The Truth About Grip Training

I get asked about grip training all the time, so I think you’ll find this post pretty interesting if you want a strong grip.

***Question from Herbert***

“My grip has been giving out on the Deadlift as I’ve been getting stronger. What can I do to solve this problem?”


Ah, the old grip question!

This is a really weird subject because some guys never have a problem with their grip (no matter how strong they get) and others struggle almost as soon as they start training.

So, what’s the deal?

Well, for starters, grip training is very personal. You have to work out whether you need it, and if you do… find the exercises that work for YOU. I can tell you now that grip strength (and your potential for future grip strength) is determined to some extent by the  size of your hands. The bigger your hands, the better your grip, generally speaking.

For example, if you compete in strongman there are some events (those that use a fat bar) that are going to kill you if you have small hands. So big hands are a blessing from a grip strength perspective.

For proof, check out Brad Gillingham, who has pulled nearly 900lbs with a double over-hand grip!

My own grip never needed training until I got to 950lbs plus on the Deadlift. Then, as any of you who follow my career will know, grip became an issue and I have had to train it hard.

I know of other very strong lifters (who Squat over 1050lbs and Bench over 800lbs), who can’t hold 700lbs on the Deadlift! Clearly, you must train your grip if it is your weakest link on the Deadlift or another event you compete in.

You are only as strong as your weakest link – remember this at all times, otherwise you’ll spend too much time training what you are strong on (and stroking your ego) and not enough time bringing up your weaknesses by doing the exercises you  hate. But that is the real key to grip strength and getting stronger in  general… do you stuff you really SUCK at because it’ll make you stronger in the long run.

I’m now going to share with you some of my favourite grip exercises:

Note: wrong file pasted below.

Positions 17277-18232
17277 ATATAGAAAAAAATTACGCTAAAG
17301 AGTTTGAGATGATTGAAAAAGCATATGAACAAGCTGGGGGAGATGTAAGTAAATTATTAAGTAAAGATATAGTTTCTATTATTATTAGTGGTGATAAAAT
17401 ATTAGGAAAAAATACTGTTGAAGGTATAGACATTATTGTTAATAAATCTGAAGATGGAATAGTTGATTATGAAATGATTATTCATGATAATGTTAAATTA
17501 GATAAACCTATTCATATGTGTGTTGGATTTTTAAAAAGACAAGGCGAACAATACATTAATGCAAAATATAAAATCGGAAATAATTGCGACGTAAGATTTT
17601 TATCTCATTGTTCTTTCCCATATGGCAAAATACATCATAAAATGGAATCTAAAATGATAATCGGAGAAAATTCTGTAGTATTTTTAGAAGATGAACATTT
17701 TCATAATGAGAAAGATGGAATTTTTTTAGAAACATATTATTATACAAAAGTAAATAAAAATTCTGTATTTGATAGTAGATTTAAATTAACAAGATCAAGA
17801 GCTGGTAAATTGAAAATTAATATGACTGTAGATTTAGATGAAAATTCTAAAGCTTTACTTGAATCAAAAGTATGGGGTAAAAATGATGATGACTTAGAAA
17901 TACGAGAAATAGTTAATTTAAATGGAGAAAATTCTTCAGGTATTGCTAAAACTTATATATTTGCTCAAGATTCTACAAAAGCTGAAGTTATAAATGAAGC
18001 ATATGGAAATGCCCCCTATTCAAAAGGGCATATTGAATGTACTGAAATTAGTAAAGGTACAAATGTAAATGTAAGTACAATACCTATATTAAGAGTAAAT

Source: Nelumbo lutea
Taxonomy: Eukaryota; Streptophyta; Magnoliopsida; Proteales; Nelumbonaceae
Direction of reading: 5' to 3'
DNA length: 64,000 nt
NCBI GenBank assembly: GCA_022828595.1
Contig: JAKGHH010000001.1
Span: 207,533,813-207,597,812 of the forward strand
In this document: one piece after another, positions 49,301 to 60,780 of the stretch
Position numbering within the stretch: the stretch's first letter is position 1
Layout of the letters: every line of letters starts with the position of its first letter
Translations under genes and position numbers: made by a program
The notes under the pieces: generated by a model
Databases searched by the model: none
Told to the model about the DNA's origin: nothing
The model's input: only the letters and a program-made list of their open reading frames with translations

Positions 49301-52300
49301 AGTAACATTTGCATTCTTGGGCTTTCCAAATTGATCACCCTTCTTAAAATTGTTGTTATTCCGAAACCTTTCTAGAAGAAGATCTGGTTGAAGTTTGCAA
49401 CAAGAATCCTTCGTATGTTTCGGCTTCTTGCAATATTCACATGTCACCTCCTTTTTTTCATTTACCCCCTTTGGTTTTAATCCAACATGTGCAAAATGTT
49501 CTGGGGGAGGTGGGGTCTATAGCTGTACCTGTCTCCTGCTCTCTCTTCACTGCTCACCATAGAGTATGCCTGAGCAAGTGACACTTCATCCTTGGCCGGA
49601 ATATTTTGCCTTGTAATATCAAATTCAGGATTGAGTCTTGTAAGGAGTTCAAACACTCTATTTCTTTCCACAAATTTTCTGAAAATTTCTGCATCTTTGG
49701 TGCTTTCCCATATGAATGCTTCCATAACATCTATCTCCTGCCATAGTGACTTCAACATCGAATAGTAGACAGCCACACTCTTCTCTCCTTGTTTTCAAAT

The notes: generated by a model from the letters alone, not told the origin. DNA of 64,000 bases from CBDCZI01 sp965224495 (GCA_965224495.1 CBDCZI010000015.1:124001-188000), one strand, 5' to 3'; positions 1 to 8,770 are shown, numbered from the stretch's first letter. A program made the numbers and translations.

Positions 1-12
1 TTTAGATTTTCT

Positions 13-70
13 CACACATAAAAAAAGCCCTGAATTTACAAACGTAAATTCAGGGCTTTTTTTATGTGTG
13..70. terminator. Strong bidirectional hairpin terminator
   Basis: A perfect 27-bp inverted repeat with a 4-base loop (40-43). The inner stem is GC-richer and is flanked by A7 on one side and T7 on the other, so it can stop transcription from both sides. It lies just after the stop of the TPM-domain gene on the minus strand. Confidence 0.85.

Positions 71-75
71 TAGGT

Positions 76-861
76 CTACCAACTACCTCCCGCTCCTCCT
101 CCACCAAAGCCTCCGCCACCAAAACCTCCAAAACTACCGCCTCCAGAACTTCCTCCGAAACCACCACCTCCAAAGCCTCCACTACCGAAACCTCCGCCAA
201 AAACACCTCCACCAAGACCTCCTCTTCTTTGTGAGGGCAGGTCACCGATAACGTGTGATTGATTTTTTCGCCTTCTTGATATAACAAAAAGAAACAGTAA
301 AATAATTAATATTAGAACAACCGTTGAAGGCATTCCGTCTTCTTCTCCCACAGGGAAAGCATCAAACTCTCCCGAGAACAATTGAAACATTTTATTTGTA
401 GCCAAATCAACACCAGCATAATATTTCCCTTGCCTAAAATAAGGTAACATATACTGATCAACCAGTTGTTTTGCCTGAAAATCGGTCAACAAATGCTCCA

3 Exercises For A Vice-Like Grip


Grip Exercise # 1:

2 Hand Pinch Gripping Movements

These can be done in a variety of ways. The only limit is your imagination.

For example:

– You can do 5, 10 or 20 second holds.


– 3, 5 or 10 reps sets (remember that lower reps are better for strength and the same applies to grip training)

This easiest set up for 2 Hand Pinch Grip Holds is to get two  20kg plates and put them together (smooth sides out). Then just Deadlift them from the floor.

To add weight you will need a short bar for the plates to go on and collars either side. For a video of how this is done check out this:

Grip Exercise # 2:

Fat Bar Deadlifts/Holds

To perform this movement you will need a fat bar. Stick with 2 or 2.5 inches thick (any thicker and it just becomes a joke unless you have giant size hands).

These can be performed in the following ways:

– from the floor (ie full range Deadlifts)

– using a power rack, through various ranges of motion (ie partial Deadlifts)

as with pinch gripping movements, lots of different rep and set ranges can be used:

– sets of 3, 5 or 10 reps

– 5, 10 or 20 second holds

Grip Exercise # 3:


This may sound like a Trap exercise and it is. But Shrugs work the grip pretty hard too.

– Try sets of 5 to 8 reps

– Use a double over-hand grip

– Try a full grip and a thumb-less grip


How To Keep Making Progress With Grip Training


You must mix things up with grip training if you want to keep  getting stronger. Variety will keep your hands (and your mind) fresh. If you do the same exercises, in the same order, for too long a period of time, progress will stop (I know this because it’s happened to me).

Grip training can be an absolute b***h and progress can be hard to come by when you get pretty strong. Just keep going and keep changing the stimulus by rotating exercises and loading patterns by manipulating the set/rep protocols.


4 Week Sample Grip Training Program


Perform this grip work as an assistance exercise on the same day as your Deadlift training. I shouldn’t need to say this, but  I will:

– Perform it AFTER your Deadlift and not before.

Week 1:

2 Hand Pinch Grip: 5 sets x 5 reps (ramp the weights up each set)

Week 2:

Fat Bar Holds, starting with the weight just below knee height in the rack:

3 sets x 10 seconds (ramp the weights up each set)

Week 3:

Thumb-less Grip Shrugs:

4 sets x 8 reps

Week 4:

2 Hand Pinch Grip Holds: 2 sets x 10 seconds (hold back this week)

For the next 4 week cycle you could use the same exercises but try to go a little heavier this time round.
The only thing I know for sure about grip training is that  nobody agrees on what to do! So you must experiment and try new things and find out what works for you.

Good luck with your grip training! Having a strong grip is essential if you want a BIG Deadlift. But a strong grip on its own won’t guarantee you a big pull. To discover exactly how to get a bigger pull, check out my Deadlift e-book by clicking here.